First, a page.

Finances can shape kids' intentions about college

May 12, 2009

(PhysOrg.com) -- If college seems too expensive, what is the point of doing homework?

That's a question some teens in poor families ponder, prompting them to spend less time and effort on school, according to a new University of Michigan study.

"When the path to college feels closed because of a lack of financial assets, school-focused aspirations suffer," said Daphna Oyserman, a professor in the School of Social Work and the U-M Institute for Social Research.

Oyserman and Mesmin Destin, a psychology doctoral student, demonstrate in two studies that, even as early as age 11, thinking about college as affordable with financial aid enhances students' education goals.

The research analyzed "closed" and "open" paths for low-income . In the closed path condition, students were told about the cost of college—highlighting that is expensive—with tuition ranging from $31,160 to $126,792. In the open path condition, students were told about ways of making college affordable and described financial aid opportunities.

Students completed a questionnaire and were asked about the grades they expected to get in math and English.

Study 1 involved 48 Chicago seventh graders, the majority of whom were Hispanic. They thought they would get better grades in the open-path condition (B average) than the closed path condition (C+ average).

"When induced to perceive the path to as open via financial aid, even young students aspired to better grades," Oyserman said.

Study 2 involved 48 Detroit area seventh graders, the majority of whom were African American. They planned to spend more time on reading, studying and doing their homework in the open path condition.

Follow-up analyses showed that the open-path mind-set improved planned efforts when are not already behind academically. Oyserman said this means children and parents should learn about financial accessibility early, before gaps in student achievement levels emerge and some fall behind.

The findings appear in current issue of Psychological Science.

Provided by University of Michigan (news : web)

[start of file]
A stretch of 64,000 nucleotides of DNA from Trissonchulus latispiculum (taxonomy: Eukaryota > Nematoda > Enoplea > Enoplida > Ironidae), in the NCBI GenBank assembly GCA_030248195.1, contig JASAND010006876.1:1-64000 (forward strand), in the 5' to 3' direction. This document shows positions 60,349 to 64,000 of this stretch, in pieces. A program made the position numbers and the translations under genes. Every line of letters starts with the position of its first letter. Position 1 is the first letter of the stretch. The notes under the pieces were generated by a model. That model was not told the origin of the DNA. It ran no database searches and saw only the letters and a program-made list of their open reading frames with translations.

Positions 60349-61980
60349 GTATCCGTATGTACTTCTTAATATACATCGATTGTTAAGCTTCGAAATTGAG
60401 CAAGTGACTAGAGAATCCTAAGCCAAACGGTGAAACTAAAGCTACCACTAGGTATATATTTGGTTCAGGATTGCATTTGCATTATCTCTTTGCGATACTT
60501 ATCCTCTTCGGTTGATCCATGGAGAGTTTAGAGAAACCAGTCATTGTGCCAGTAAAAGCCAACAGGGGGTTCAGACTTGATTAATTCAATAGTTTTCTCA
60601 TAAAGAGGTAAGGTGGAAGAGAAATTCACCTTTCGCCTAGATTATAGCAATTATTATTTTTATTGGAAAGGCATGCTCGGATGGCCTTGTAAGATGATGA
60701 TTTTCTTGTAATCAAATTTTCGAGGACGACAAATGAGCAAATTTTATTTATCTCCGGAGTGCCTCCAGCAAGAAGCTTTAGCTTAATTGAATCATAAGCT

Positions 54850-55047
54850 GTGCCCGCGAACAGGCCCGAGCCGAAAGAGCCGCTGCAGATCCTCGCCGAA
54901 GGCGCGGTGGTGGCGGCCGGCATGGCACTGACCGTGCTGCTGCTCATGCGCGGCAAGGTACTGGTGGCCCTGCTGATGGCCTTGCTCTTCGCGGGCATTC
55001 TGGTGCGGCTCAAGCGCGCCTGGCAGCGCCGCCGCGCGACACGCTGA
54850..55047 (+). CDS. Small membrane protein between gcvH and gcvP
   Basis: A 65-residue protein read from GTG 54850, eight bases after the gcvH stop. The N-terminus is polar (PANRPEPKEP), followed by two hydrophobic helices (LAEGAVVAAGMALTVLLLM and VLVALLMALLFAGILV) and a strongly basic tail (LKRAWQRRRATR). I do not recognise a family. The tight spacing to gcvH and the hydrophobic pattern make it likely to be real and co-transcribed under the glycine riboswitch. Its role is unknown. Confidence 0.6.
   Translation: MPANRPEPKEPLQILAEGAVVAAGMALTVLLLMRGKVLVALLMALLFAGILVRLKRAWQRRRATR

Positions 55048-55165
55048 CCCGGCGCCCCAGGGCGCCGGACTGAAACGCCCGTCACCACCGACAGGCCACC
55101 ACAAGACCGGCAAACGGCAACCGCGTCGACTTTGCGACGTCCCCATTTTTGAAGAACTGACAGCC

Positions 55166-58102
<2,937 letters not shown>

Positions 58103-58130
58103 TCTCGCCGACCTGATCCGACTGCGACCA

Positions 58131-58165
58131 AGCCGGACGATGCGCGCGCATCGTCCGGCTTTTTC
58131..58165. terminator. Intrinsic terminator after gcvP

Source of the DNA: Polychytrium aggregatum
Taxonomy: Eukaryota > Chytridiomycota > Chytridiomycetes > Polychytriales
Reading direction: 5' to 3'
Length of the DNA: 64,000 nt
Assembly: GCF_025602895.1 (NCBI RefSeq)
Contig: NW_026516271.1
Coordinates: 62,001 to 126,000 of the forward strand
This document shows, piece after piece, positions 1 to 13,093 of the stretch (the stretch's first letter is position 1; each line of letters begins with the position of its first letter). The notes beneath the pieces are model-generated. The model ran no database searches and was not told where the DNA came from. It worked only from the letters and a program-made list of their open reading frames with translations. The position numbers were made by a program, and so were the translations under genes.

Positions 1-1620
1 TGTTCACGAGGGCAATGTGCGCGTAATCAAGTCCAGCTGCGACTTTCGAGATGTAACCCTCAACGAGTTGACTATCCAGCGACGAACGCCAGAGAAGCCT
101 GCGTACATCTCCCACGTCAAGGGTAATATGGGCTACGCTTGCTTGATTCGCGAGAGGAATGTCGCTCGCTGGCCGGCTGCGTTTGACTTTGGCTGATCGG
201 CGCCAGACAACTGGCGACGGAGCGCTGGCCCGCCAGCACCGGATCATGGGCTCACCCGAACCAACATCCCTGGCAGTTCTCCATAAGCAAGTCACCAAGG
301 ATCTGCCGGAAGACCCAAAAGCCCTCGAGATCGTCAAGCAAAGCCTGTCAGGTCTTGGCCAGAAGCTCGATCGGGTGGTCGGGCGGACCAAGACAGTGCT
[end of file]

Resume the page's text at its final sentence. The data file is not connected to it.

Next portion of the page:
Explore further: Providing in-state tuition to undocumented immigrants increases college enrollment

Related Stories

U-M researcher's idea may soon simplify financial aid process

February 10, 2009

(PhysOrg.com) -- Parents of students considering college are now struggling with a federal form that is longer and more grueling than the IRS Form 1040 but that could soon change, thanks to the work of a University of Michigan ...

Undocumented students face barriers to higher education

April 21, 2009

(PhysOrg.com) -- New research released by the College Board shows that because of financial barriers and exclusion from the legal workforce, only a fraction of undocumented high school graduates go on to college. The board ...

Recommended for you

How the finch changes its tune

August 3, 2015

Like top musicians, songbirds train from a young age to weed out errors and trim variability from their songs, ultimately becoming consistent and reliable performers. But as with human musicians, even the best are not machines. ...

Machine Translates Thoughts into Speech in Real Time

December 21, 2009

(PhysOrg.com) -- By implanting an electrode into the brain of a person with locked-in syndrome, scientists have demonstrated how to wirelessly transmit neural signals to a speech synthesizer. The "thought-to-speech" process ...

0 comments

Please sign in to add a comment. Registration is free, and takes less than a minute. Read more

Click here to reset your password.
Sign in to get notified via email when new comments are made.